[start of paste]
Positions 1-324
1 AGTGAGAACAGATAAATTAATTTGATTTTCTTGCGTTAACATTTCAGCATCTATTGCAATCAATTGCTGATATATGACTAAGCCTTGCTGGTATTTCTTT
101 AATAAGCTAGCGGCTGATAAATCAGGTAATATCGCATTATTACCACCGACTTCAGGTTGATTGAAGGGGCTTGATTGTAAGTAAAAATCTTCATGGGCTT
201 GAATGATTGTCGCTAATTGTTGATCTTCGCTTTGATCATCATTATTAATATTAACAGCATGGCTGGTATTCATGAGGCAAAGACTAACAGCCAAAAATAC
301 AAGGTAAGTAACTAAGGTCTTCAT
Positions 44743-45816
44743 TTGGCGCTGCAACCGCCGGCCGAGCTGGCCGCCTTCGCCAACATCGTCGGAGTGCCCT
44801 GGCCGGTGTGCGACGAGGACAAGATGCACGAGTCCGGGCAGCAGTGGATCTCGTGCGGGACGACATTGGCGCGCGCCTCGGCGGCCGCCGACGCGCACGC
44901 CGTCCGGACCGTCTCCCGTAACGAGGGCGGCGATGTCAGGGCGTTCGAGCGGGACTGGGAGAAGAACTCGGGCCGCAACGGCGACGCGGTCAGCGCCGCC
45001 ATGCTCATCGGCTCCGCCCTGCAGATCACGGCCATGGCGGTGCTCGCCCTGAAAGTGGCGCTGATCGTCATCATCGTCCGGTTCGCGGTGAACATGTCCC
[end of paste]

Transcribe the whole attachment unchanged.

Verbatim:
Positions 1-324
1 AGTGAGAACAGATAAATTAATTTGATTTTCTTGCGTTAACATTTCAGCATCTATTGCAATCAATTGCTGATATATGACTAAGCCTTGCTGGTATTTCTTT
101 AATAAGCTAGCGGCTGATAAATCAGGTAATATCGCATTATTACCACCGACTTCAGGTTGATTGAAGGGGCTTGATTGTAAGTAAAAATCTTCATGGGCTT
201 GAATGATTGTCGCTAATTGTTGATCTTCGCTTTGATCATCATTATTAATATTAACAGCATGGCTGGTATTCATGAGGCAAAGACTAACAGCCAAAAATAC
301 AAGGTAAGTAACTAAGGTCTTCAT
Positions 44743-45816
44743 TTGGCGCTGCAACCGCCGGCCGAGCTGGCCGCCTTCGCCAACATCGTCGGAGTGCCCT
44801 GGCCGGTGTGCGACGAGGACAAGATGCACGAGTCCGGGCAGCAGTGGATCTCGTGCGGGACGACATTGGCGCGCGCCTCGGCGGCCGCCGACGCGCACGC
44901 CGTCCGGACCGTCTCCCGTAACGAGGGCGGCGATGTCAGGGCGTTCGAGCGGGACTGGGAGAAGAACTCGGGCCGCAACGGCGACGCGGTCAGCGCCGCC
45001 ATGCTCATCGGCTCCGCCCTGCAGATCACGGCCATGGCGGTGCTCGCCCTGAAAGTGGCGCTGATCGTCATCATCGTCCGGTTCGCGGTGAACATGTCCC